Sometimes, a person can tell just from the atmosphere, that the universe is gearing up to strike another blow from which there is little to no escape. Soon, Bethany Randall will feel that blow.
The moment she walked into Blair and Franklin Financial Corporation on a bright and cheery Friday morn-ing, the atmosphere changed and darkened to a cloudy gloom. Her co-workers stopped talking as she walked by or turned away when she approached.
Felicity Craig, the vice president’s executive secretary, was waiting by her office. Edmund Cramer was, in Bethany’s estimation, a person who felt he was better than everyone else. He treated everyone as his inferior. No one in the company cared much for him, including her. So what was a man who was so full of scorn and had a perpetual sneer curling up his mouth want with her?
Cramer was a tall slender man with silver hair and a very straight nose, a nose that was too long for his face, a face that was cold and eyes just as wintry. His suits were expensive and all tailored to his frame. His tie-pin flouted a diamond in the middle of the clasp.
Bethany followed Felicity to Cramer’s office. Felicity did not go in but quietly closed the door, leaving Bethany alone with a man she detested. He didn’t have the courtesy to ask her to sit.
He got straight to the point, not even acknowledging her presence. “I had all your accounts audited, Miss Randall. Where’s the million dollars you embezzled from company funds—or I should say from client accounts?”
Bethany opened her mouth in protest but he threw up a hand to stop her. “Don’t even try to deny it. Numbers don’t lie.” He leaned toward her over the desk and snarled, “Where is the money?”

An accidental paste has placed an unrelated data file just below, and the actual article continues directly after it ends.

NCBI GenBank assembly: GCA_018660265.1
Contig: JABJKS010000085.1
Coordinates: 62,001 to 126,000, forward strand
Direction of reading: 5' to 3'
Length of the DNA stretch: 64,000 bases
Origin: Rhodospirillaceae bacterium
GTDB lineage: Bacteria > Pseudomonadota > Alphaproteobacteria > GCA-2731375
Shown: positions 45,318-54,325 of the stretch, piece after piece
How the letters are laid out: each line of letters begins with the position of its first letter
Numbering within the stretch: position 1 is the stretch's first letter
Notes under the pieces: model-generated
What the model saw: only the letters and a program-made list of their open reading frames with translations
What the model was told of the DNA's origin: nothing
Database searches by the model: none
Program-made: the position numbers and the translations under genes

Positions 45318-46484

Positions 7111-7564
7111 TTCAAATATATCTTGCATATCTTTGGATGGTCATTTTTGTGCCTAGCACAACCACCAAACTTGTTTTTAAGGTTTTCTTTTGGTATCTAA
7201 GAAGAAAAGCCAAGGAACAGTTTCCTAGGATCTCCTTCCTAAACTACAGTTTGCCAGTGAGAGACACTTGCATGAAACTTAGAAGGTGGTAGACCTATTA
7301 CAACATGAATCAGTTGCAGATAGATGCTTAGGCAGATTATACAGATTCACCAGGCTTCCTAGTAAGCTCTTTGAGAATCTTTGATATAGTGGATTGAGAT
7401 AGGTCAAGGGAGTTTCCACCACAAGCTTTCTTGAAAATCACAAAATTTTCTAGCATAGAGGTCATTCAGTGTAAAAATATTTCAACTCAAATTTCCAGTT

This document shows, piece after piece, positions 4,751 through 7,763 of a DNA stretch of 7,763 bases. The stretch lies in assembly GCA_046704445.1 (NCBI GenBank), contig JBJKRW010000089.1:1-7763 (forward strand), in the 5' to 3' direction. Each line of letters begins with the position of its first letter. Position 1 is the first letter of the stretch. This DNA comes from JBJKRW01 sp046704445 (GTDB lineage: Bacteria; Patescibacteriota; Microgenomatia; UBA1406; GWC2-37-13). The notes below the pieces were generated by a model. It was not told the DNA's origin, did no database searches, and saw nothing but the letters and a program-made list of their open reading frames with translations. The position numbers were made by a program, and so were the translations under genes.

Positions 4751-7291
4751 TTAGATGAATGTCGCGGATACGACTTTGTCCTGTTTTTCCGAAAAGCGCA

“I didn’t steal any money, Mr. Cramer. I didn’t.”
“The audit was done by an outside party. Like I said before, numbers don’t lie.”
“But I didn’t ta—”
“I don’t want to hear it. Pack up your things and clear out your office. An arrest warrant is pending and the authorities will be here soon so don’t think you can get away with this even if you do turn in the funds. You committed a crime against this company and I will see to it that you spend the maximum time in prison allowed.”
Bethany felt panic jam her throat as she tried to breathe. Bewildered by this turn of events, she slowly stood and exited the office. Everyone turned their eyes away as she walked by. It was all she could do to maintain her dignity by not breaking down and weeping hysterically.
All the cards were stacked against her. She did not steal funds from client accounts, had never even thought about it. Someone had, though. Who could have set her up to take the fall? No one knew her password into her computer.
But someone did. And she was being blamed.